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election fraud | government

Election Staffers Convicted in Ohio Recount Fraud

Two staffers in Ohio were convicted of a felony and misdemeanor related to elections duties. The prosecutor in the case stated that they were "Secretly reviewing preselected ballots before a public recount on Dec. 16, 2004. They worked behind closed doors for three days to pick ballots they knew would not cause discrepancies when checked by hand..."
Election staff convicted in recount rig

By M.R. KROPKO Associated Press Writer
2007 The Associated Press

CLEVELAND Two election workers were convicted Wednesday of rigging a recount of the 2004 presidential election to avoid a more thorough review in Ohio's most populous county.

Jacqueline Maiden, elections coordinator of the Cuyahoga County Elections Board, and ballot manager Kathleen Dreamer each were convicted of a felony count of negligent misconduct of an elections employee. They also were convicted of one misdemeanor count each of failure of elections employees to perform their duty.

Prosecutors accused Maiden and Dreamer of secretly reviewing preselected ballots before a public recount on Dec. 16, 2004. They worked behind closed doors for three days to pick ballots they knew would not cause discrepancies when checked by hand, prosecutors said.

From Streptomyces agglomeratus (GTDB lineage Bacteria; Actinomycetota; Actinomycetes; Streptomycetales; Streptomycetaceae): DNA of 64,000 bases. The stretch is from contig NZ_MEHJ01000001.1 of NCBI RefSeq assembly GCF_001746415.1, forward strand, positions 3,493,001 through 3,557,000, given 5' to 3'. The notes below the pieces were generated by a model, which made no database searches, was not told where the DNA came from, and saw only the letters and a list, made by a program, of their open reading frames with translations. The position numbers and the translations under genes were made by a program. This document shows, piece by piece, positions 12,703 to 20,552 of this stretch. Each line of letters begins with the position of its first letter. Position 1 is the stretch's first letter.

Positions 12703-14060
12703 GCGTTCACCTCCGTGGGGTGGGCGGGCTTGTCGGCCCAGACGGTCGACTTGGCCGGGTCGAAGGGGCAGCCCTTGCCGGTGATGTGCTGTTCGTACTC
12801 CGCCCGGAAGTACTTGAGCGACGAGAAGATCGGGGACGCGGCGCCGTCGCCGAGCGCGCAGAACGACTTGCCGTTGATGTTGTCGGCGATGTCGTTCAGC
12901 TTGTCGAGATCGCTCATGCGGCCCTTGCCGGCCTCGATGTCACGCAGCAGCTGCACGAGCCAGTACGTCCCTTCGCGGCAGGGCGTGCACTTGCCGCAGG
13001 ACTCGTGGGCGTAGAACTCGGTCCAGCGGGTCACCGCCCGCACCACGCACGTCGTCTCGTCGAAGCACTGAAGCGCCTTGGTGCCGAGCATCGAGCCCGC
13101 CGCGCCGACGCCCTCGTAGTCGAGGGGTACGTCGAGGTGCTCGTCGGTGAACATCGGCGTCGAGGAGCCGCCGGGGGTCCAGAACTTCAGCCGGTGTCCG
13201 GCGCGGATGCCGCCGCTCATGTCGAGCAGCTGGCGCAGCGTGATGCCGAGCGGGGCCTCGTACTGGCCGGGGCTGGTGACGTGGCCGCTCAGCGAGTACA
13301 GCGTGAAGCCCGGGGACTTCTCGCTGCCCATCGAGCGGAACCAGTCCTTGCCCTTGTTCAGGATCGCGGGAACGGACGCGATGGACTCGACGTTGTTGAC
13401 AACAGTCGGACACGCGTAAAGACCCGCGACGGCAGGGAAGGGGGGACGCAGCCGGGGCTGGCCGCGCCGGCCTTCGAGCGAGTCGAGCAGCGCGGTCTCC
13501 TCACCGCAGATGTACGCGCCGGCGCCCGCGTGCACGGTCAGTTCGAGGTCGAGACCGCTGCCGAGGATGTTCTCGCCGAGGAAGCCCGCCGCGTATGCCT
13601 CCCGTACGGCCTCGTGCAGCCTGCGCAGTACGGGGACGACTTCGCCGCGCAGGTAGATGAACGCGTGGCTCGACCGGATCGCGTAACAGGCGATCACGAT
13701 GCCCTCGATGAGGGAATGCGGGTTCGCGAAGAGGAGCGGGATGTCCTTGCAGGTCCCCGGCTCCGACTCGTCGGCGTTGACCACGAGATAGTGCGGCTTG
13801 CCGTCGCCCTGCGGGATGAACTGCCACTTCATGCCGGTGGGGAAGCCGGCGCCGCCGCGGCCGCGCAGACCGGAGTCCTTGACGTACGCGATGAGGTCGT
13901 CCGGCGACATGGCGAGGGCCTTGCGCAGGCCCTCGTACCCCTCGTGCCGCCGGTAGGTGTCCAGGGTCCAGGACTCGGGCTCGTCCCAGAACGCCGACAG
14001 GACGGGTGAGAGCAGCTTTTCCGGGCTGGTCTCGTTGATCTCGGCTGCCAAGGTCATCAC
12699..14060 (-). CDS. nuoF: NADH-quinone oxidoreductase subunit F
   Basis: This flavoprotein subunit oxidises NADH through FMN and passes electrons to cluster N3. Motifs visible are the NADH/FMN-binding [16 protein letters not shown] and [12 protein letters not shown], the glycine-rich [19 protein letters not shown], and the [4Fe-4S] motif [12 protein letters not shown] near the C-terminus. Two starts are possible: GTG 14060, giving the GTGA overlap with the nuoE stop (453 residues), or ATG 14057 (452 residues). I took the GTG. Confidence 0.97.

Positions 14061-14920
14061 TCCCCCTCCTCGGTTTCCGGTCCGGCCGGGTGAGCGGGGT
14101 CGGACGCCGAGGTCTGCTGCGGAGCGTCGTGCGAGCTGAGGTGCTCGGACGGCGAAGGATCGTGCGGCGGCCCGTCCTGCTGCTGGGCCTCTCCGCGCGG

Defense attorney Roger Synenberg has said the workers were following procedures as they understood them.

Ohio gave President Bush the electoral votes he needed to defeat Democratic Sen. John Kerry in the close election and hold on to the White House in 2004.

Special prosecutor Kevin Baxter did not claim the workers' actions affected the outcome of the election Kerry gained 17 votes and Bush lost six in the county's recount.

Maiden and Dreamer, who still work for the elections board, face a possible sentence of six to 18 months for the felony conviction. Sentencing is on Feb. 26.

A message left for Elections Board Director Michael Vu was not immediately returned Wednesday. The board released a statement that said its goal is to restore confidence in the county's election progress and pursue reforms in addition to those made since 2004.

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I don't see anything special coming from it, given the craziness that's already arisen in Ohio, but I wonder how far it'll get in the corporate media.